In some parts of the world you can still buy a brand new Gilera, only that truth be told, it isn’t any such thing. It’s just a Piaggio scooter with a different badge on it and you can’t help but feel how far the mighty have fallen. For those who do remember the brand, they’d know that their golden era was the 1950s when they dominated Grand Prix motorcycling racing and some of their smaller bikes were the most fun you could have on two wheels. From that same period comes this 1957 Gilera 150 Sport, that arrived at the door of Argentina’s Coronas Modificadas in near unsalvageable condition. But the team have worked their magic and created a beautiful little racer known as ‘La Brava’.
For those who don’t know the Italian marque well, consider this, in the 1950s with stars like Umberto Masetti and Geoff Duke riding their bikes, Gilera won six of the 500cc World Championships on offer that decade. That’s the sort of dominance we’ve seen from the Honda factory squad with a certain Mr Marquez at the helm, and you wouldn’t expect Honda to disappear in the same way Gilera has. Even as recently as 2008, the late great Marco Simoncelli won a 250cc World title for the company, that was founded in Arcore in 1909 by Giuseppe Gilera.
But winning on Sunday just doesn’t equal sales off the showroom floor come Monday, as it once did and so if you want your Gilera fix, you have to go old school. Which is exactly what the owner of this ’57 did. Only one problem, the bike he wheeled into Coronas Modificadas was barely hanging together. “When this bike came to my garage it looked like Frankenstein,” laughs CM head honcho Gabriel Jiménez. Not only was it a mess, but many of the parts on the bike were from other makes of motorcycle. So, it was decided a racer style machine would be the best path forward.
Thankfully, there is a bit of a cult following for the old Italian machinery in Argentina and the owner is also one of the top men in the Club de Motonetas Picantes (Spicy Scooter Club); so there would be some help sourcing the parts. With the cobwebs dusted off, the unidentifiable parts moved to a corner and the genuine Gilera parts bagged and tagged, Gabriel could get on with the build. His first task was to smooth out the old frame, clean up any metal cancer and then decide on what changes needed to be made.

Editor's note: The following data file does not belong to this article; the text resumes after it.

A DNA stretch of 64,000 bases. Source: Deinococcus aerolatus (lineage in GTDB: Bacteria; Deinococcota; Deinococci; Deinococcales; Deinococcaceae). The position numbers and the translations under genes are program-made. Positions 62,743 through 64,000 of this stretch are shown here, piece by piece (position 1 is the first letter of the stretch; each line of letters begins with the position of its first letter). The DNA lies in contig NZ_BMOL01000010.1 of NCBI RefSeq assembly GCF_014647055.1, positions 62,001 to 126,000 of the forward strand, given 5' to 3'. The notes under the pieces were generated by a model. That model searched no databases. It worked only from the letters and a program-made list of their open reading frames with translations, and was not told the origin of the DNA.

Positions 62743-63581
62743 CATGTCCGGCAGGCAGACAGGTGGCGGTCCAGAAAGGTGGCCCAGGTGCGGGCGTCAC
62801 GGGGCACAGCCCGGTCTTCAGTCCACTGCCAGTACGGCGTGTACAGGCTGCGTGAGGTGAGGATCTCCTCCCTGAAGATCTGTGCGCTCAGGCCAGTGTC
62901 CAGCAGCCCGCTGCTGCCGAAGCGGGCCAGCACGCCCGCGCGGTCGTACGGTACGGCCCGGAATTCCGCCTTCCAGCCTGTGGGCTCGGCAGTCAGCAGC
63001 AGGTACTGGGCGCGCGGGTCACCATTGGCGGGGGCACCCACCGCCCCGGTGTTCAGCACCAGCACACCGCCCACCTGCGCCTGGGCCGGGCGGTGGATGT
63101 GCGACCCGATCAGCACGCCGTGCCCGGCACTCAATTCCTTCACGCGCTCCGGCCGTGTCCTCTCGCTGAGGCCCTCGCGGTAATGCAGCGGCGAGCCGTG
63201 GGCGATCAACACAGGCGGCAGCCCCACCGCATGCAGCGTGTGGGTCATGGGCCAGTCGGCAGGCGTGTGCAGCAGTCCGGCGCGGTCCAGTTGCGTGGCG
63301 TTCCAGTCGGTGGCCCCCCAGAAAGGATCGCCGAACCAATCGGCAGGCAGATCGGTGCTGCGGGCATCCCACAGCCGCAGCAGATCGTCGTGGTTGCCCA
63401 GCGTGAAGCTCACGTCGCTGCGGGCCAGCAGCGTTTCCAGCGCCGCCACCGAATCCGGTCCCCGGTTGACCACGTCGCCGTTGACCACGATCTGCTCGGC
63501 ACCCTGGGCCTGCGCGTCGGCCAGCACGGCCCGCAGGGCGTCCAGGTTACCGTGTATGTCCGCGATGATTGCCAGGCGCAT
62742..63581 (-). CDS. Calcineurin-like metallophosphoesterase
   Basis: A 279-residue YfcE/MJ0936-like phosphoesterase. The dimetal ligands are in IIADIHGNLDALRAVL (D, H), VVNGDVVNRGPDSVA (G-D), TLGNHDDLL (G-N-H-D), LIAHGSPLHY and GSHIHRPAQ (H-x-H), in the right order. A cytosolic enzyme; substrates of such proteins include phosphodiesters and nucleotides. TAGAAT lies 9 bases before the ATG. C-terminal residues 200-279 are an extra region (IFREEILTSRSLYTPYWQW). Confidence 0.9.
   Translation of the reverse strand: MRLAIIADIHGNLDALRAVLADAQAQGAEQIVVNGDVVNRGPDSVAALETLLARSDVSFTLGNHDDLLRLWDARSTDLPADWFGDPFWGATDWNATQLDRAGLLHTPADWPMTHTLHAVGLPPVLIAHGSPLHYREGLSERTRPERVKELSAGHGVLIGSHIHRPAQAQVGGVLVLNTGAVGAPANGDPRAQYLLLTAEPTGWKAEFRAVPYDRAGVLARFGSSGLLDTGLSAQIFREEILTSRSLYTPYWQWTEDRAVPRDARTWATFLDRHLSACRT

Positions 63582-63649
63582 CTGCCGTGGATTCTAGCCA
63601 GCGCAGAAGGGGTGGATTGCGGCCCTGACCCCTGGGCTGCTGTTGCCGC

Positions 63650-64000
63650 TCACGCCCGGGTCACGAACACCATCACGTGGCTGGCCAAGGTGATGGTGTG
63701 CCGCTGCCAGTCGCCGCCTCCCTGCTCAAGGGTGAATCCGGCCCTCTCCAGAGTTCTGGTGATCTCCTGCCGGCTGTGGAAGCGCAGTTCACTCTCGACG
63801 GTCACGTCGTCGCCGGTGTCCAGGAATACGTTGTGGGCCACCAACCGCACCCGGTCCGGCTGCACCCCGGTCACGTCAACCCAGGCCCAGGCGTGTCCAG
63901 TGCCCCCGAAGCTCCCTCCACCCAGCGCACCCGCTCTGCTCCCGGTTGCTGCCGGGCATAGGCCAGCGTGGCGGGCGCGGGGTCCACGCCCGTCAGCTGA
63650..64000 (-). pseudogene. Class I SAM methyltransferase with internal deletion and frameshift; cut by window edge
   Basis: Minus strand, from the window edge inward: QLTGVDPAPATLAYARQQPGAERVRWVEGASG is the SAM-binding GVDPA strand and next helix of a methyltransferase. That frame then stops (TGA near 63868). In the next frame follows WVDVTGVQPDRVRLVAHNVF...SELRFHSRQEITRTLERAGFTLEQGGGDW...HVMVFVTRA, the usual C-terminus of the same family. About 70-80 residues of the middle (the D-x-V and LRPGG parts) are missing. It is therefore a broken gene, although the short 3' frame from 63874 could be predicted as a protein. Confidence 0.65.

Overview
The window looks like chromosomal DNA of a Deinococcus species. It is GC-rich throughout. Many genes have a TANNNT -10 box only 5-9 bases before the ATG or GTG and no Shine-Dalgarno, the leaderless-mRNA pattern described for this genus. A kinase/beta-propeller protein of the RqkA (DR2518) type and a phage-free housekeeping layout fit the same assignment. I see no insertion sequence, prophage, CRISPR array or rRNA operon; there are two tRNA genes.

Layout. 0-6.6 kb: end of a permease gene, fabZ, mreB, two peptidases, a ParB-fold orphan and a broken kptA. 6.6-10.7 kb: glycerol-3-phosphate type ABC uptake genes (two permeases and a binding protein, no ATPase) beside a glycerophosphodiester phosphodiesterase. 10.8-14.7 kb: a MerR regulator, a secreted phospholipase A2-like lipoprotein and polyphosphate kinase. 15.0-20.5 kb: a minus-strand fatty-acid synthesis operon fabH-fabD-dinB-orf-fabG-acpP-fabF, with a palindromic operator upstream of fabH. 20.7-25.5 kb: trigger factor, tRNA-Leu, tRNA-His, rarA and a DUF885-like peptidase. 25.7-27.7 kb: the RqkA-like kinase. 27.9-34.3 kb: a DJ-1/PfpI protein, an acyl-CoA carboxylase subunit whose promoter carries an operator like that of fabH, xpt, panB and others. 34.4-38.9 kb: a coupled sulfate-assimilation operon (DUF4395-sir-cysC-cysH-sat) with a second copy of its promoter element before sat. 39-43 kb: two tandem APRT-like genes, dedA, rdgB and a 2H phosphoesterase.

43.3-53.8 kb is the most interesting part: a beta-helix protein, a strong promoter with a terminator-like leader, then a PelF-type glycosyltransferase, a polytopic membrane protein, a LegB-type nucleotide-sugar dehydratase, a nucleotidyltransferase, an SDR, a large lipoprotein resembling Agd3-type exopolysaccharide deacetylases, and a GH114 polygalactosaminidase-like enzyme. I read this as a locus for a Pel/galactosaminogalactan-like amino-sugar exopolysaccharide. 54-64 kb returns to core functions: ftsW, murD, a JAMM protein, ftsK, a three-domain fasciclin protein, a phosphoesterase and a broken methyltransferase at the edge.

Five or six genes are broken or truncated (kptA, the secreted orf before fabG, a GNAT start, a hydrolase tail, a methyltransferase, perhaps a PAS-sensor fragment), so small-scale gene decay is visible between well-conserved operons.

At the rear he cut back the frame, ditched the old rear fender mounts, and turned a set of plugs to fill the end of the twin tubes. Up at the pointy end, he then got to fabricating and crafted a front fairing stay and mounts further along the bike to ensure everything would be well held in place. Then it was time to re-weld the shock mounts, smooth out the swingarm and give the whole chassis a fresh coat of paint. Now the full race fairing could be sanded smooth and new mounts attached, the origin of the fairing, however, is a mystery to all.
Although the boys believe it’s probably from the ’60s and definitely from a race bike in Argentina. A new screen was cut and with the enigma of a fairing bolted up, Gabriel found the perfect tank to complement its lines in the form of a Gilera Macho unit. This too was body worked to perfection and a Monza style gas cap was, of course, a must! Small fenders front and rear were rolled and mounted, and a custom set of sideboards was made to fit. The seat is a slimline race unit that has then had the bare foam replaced with a beautifully stitched red leather seat.
The paint is simply stunning, glistening like a true race bike on the grid, the gloss of the tank is perfectly offset by the club logo, bike name graphics, and a perfectly laid Tricolore pinstripe. To further enhance the bike’s period racing credentials, a full front end from a Honda CB125 was slotted in place with the glorious drum brake and new 19in wheel polished up to perfection. The rear gets a new set of shocks for some modern dampening control and then like the front end, the rear hub and wheel look good enough to eat from.
Twist the red throttle on the old Ducati bars and the little engine screams to life, giving away the last superb little secret. These were underpowered engines when stock, but Gabriel has gone to town with a full build. The gearbox was rebuilt to handle the extra power before a new high comp piston from Japan was fitted along with a race-spec camshaft. The head has been given a once over and new twin springs fitted for valve operation, and the upper assembly fully balanced. Morini ignition fires the spark, the rebuilt carb supplies the fuel, and spent gases race out of that era perfect exhaust. It starts first kick, shifts like a Swiss watch via its new rearsets, and with no track to compete on, ‘La Brava’ earns its name racing on “the forgotten roads” where the boys of Club de Motonetas Picantes literally earn their stripes.